President Trump has faced enormous criticism following the sacking of James Comey, with former director of national intelligence James Clapper calling it an assault on democracy.
Clapper said Sunday, "At the time we did our intelligence community assessment [of Russian interference in the election], which we published publicly on the 6th of January, there was no evidence of any collusion included in that report".
When asked about what concerns he has for the country ahead, Clapper said that as a private citizen, he worries about America's institutions, which he feels are "under attack" from both external and internal sources.
Clapper said America's founding fathers had created three co-equal branches of government with checks and balances, but with Trump as president, that was now "eroding". "I think as well our institutions are under assault internally".
Director of National Intelligence James Clapper testifies during a hearing before the House (Select) Intelligence Committee on November 17, 2016 on Capitol Hill in Washington, D.C.
The former USA national intelligence director says the global "ransomware" attack could grow much larger when people return to work.
Comey's congresional testimony, along with that of ex-acting Attorney General Sally Yates, reportedly ticked off President Trump.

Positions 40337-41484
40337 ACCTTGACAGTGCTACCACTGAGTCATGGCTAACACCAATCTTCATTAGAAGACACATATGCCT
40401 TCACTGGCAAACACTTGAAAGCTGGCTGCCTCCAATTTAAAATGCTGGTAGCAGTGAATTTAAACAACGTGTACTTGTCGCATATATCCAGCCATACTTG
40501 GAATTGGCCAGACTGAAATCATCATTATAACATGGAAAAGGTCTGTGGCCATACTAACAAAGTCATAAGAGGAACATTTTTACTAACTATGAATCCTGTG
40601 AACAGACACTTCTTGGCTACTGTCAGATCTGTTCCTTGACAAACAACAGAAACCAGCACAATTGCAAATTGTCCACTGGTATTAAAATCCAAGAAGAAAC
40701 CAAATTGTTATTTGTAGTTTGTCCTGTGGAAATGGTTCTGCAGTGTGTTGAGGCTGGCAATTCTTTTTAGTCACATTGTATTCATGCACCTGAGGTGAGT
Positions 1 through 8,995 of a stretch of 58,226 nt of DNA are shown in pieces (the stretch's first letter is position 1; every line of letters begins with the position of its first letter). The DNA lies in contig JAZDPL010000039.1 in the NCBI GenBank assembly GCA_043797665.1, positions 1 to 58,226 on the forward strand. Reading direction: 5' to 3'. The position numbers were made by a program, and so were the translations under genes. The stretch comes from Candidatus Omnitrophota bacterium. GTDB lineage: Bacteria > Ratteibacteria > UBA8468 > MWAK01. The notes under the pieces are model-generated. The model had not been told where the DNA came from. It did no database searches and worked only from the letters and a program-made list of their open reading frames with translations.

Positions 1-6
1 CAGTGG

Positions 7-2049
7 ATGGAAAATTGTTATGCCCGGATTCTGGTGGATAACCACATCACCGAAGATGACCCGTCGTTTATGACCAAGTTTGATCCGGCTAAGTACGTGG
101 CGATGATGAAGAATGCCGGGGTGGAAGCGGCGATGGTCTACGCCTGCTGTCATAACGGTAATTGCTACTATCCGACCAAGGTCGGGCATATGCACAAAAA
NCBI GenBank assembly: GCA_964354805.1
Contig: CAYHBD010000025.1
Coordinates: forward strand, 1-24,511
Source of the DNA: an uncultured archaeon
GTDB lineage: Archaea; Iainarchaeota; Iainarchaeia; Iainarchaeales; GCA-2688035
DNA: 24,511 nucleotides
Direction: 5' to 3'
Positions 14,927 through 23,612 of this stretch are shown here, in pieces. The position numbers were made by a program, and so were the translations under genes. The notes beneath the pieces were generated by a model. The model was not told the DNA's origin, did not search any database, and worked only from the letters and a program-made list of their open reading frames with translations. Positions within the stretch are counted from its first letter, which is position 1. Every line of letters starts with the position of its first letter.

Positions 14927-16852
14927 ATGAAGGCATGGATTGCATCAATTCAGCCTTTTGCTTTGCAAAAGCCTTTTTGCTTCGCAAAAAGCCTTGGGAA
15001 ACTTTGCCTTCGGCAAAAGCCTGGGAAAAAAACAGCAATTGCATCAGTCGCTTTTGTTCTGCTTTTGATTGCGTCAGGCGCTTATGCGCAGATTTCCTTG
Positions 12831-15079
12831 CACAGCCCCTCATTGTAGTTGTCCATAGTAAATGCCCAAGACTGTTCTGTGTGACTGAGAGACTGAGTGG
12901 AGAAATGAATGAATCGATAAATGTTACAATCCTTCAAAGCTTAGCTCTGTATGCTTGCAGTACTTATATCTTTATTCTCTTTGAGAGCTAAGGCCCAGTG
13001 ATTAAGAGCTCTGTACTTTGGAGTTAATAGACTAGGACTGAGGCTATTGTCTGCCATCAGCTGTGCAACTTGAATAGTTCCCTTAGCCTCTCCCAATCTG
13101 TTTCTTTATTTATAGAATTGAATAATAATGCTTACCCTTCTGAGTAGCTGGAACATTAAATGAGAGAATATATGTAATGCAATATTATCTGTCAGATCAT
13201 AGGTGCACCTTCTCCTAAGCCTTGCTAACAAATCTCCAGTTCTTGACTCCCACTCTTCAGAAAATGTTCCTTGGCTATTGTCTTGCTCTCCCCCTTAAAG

But that's not exactly what Clapper said, the former DNI chief again explained Sunday.
The Justice Department has said Sessions and his deputy, Rod Rosenstein, were involved in the interviews because the Federal Bureau of Investigation director reports to them as attorney general and deputy attorney general.
'Director Clapper reiterated what everybody, including the fake media already konws- there is "no evidence" of collusion w/ Russian Federation and Trump, ' the president tweeted.
The Senate must confirm a new FBI director once Trump names a candidate; that FBI director will take a lead role in the Russian Federation investigation.
Sen. Lindsey Graham, R-S.C., asked Clapper how it could be that the FBI was investigating whether there was collusion, but, at the same time, signed off on an assessment that said there was no evidence of it.
In short, the FBI's investigation could still produce evidence of collusion.
But he said it's a "professional courtesy" to accept an invitation from the president for dinner.
"The developments of the past week are very bothersome, very disturbing to me", Clapper said on CNN's "State of the Union" on Sunday. "I don't know of any evidence to it".